durability, which are crucial attributes for static displays. The environment needs to be conducive,
Teo stresses, encouraging retailers not to be put off by the hurdles they face in the implementation process.

Observing that “much of the technology available [in Singapore] has already matured”, he believes it is “just a matter of application and of who will be the first to use it”.

Using the vacuum-forming technique and acrylic lightboxes, Digimax designs POP and signage  solutions for local and international retailers and F&B outlets, incorporating the LED (light-emitting diodes) technology into installations at McDonald’s, Koufu, Harvey Norman and Carrefour, among

William Tan, project manager of media360, a local signage-solutions provider, affirms that the market for signage in the city-state is evolving, albeit at a slower rate than in neighbouring countries. He believes the industry is gradually becoming more receptive to newer types of signage. Recently, media360 installed its LED video-display units at The Heeren Shops, located in the heart of Orchard Road, Singapore’s prime shopping district. Its LED video displays are among
the newer systems on the scene. The 360° system uses LED technology to  provide optimal video quality that is both attractive and a novelty, and designed to turn heads.

Another ‘futuristic’ product by media360 is the Displax Interactive Window, promoted as revolutionary for its ability to transform any retailer’s shop window into an interactive display. The interactive window display unit, which looks much like a piece taken off the set of science-fiction blockbuster movie Minority Report, is not only able to advertise in-store promotions, but is said to be also capable of engaging the customer in ways limited only by the imagination, injecting innovation and vibrancy to the shopping environment .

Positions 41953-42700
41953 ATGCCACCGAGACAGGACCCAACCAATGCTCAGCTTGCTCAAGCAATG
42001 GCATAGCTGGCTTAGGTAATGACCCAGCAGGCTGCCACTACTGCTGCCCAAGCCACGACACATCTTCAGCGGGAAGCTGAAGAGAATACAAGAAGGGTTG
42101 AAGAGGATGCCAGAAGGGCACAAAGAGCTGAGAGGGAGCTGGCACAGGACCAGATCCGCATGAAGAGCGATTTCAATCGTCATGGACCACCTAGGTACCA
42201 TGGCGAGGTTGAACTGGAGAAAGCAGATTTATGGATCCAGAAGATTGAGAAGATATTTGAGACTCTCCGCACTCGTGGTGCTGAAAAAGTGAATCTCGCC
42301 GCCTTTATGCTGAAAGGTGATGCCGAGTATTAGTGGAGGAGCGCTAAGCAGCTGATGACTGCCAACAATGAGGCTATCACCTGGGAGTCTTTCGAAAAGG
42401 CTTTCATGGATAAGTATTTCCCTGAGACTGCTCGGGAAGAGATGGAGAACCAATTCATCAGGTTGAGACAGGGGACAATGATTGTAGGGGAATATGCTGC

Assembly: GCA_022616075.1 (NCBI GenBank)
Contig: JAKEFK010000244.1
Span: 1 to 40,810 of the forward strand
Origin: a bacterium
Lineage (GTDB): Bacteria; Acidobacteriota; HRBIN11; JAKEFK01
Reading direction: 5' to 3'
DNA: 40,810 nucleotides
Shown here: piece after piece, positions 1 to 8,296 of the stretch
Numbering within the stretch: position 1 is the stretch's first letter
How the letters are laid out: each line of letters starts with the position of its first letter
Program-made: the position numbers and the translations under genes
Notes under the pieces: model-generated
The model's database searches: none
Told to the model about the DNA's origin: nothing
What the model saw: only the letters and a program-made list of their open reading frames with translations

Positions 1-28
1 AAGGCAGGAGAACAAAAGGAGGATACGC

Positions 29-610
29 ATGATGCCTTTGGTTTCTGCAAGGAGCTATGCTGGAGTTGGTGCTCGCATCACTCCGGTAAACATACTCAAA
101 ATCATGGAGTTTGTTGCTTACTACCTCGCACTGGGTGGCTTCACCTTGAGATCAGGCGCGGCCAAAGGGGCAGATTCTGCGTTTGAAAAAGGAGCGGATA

Lim says that installing such interactive displays strategically throughout the mall is both a fun and informative way to show shoppers where the various tores are located. “I think its very exciting in the sense that, there [are] a lot of things that can be developed digitally [over] the years, as technology improves significantly,” Lim says.

However, the question is whether such solutions “will complement their business”, Lim points out, adding that durability and feasibility of the solutions also need to be weighed. Another upcoming technology that is expected to take on the world soon is cellular digital signage, an innovation
that allows the user to modify existing digital signage and displays by sending instructions via their mobile phone. Wireless data transfer takes on a whole new meaning, giving retailers the ability
to reach their target audience in providing them time-sensitive information. Clearly, rapidly-evolving technology is paving the way for the retail environment to progress by leaps and bounds, in stark contrast to the limitations of traditional signages seen in the industry in the past few decades. Furthermore, in answer to the industry’s clarion call for improved technology awareness and greater professionalism in approach, Lim is confident in today’s retail practitioners
in Singapore who are younger and more knowledgeable about the technologies available.

“As the younger generation moves with the times, digital technology is part and parcel of life now for the young and savvy shoppers, who” Lim is certain will “definitely enjoy a more digitalised environment”.


2008 March Stories:

POP & Signage Solutions - Technology ushers in a new era for signages in Singapore

Armani’s first travel-retail boutique opens in HK

Beijing Olympics boosting ad spend in China

L’Oreal to focus on men in Malaysia

Esprit looks to enter luxury market

Cartier appoints new regional manager

Competition outweighs customer needs in product launches

LG, GE in agreement to share patents for home appliances

Coty’s Rimmel goes to China

US gum-maker banks on Asia

Levi’s to close 36-year-old Manila plant

Deal with causes to cap shrinkage: Expert advises

Bond girl endorses Montblanc watch

New boardwalk to help boost economic growth in Sabah

Coming soon: MBO cineplexes across Malaysia

NRF 2008 – US retailers tackle green issues, grapple with looming recession

‘Go green’ gets big boost at annual convention

The Wal-Mart story: Making ‘Sustainability Sustainable

Store of the future

What do customers want from the shop floor?

Evolving business model: Sell solutions, not products

NRF Design Studio exchange: What makes for iconic identity?

Retail executives set new benchmarks in priorities for the year ahead

Interactivity with shoppers: Big trend

Who’s hot, what’s not on Wall Street’s list

NRF honours industry excellence